I taught US History in these parts for 40 years, and in all that time most students made the same mistake about democracy their parents did. They figured after the heated campaigning was over, their job was done. They had voted, the best man or woman had won, and from this point on it was the winner's job.
You see, candidates are at their best during the campaign; yet often at their worst after the campaign. It's human nature. Theirs and ours. It's so much easier to be your best when the lights are on, just as it is so much simpler to be your worst after the cameras shut down and everyone goes back home.
Here's the challenge.
We know what the winners promised us. They know it too, for they have a garage full of snappy signs and brochures spelling it all out. However, for a democracy to truly work, the system calls for our vigilance as well as our vote. Which, when you think about it, is so much harder. Harder because it operates on one of life's most counter-intuitive beliefs. That people ["demos" in ancient Greece where this whole dazzling idea first started] are inherently willing to put the public needs over their own.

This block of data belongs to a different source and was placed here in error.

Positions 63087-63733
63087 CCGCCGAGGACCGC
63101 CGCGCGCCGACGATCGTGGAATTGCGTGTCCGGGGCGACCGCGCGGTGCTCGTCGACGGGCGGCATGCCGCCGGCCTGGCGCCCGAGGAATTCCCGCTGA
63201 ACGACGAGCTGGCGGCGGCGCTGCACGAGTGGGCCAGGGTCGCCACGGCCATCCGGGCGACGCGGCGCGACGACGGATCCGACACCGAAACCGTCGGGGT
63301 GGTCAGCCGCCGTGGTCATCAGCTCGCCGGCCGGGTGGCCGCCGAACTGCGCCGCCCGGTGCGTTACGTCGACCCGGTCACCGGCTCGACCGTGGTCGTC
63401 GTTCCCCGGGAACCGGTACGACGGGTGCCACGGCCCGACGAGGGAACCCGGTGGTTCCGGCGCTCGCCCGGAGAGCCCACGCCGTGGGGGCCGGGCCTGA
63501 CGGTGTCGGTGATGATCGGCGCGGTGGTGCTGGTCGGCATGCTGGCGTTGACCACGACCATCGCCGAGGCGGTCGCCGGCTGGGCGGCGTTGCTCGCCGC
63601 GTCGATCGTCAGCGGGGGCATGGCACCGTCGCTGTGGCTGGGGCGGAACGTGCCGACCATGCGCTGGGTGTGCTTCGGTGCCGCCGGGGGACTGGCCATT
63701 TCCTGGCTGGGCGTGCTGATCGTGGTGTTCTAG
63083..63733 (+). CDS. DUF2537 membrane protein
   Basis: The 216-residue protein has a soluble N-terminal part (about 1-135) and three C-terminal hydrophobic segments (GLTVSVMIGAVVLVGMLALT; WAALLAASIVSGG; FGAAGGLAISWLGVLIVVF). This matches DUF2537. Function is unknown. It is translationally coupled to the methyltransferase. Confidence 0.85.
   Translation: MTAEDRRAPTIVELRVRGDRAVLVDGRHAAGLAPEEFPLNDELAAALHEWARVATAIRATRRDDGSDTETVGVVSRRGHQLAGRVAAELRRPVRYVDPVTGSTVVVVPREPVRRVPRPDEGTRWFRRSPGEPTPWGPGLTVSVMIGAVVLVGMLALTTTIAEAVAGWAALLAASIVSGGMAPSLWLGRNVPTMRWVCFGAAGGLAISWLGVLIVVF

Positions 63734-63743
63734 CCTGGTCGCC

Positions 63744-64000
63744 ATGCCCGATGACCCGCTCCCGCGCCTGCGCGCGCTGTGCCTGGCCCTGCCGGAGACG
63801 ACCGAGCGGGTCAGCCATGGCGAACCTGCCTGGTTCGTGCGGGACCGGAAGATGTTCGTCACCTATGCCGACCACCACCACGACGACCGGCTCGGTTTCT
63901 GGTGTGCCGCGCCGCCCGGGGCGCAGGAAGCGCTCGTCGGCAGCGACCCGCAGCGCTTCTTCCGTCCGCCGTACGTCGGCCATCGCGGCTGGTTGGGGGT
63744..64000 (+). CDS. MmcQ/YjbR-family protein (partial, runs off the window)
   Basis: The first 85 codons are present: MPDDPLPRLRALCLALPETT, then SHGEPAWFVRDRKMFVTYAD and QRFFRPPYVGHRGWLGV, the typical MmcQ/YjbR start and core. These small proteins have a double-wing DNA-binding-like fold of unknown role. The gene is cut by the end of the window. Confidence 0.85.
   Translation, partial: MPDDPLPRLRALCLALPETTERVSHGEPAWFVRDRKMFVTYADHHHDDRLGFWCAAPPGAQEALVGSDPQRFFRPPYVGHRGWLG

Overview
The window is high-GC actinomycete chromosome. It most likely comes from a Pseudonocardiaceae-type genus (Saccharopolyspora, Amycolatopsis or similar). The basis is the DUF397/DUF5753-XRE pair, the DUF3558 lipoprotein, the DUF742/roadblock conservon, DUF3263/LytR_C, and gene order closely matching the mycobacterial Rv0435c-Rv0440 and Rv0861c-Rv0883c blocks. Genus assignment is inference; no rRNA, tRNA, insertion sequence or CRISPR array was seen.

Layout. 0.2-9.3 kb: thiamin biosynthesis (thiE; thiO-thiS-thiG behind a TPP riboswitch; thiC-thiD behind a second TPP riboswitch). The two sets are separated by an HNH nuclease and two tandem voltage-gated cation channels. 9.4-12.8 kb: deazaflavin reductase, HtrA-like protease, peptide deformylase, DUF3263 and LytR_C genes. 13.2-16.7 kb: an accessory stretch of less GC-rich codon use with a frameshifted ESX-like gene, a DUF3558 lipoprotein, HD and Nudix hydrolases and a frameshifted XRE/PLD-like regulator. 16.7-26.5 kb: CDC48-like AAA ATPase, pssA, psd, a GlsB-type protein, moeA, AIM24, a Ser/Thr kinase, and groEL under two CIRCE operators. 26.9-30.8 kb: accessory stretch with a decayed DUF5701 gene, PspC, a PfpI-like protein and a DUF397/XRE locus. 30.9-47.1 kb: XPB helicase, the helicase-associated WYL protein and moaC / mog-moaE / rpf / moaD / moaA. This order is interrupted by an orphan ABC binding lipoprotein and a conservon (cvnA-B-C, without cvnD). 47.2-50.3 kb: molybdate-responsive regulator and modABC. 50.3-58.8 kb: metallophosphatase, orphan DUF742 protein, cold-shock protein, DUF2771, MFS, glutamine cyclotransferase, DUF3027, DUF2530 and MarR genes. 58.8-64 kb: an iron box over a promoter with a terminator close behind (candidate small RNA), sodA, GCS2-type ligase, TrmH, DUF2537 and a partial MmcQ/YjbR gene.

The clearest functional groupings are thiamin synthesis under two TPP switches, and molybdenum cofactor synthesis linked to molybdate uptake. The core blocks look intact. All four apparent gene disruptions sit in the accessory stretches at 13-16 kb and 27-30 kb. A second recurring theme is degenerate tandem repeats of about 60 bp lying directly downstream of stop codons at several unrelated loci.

To prove my point, watch how you and I react next time there's a traffic jam on the Kennedy, and no cops or stoplights to organize everyone's impatience. Kinda ugly! Strikes me that human nature like this is precisely what makes our enduring vigilance so much less likely than our enthusiastic voting. Here's hoping I'm wrong.
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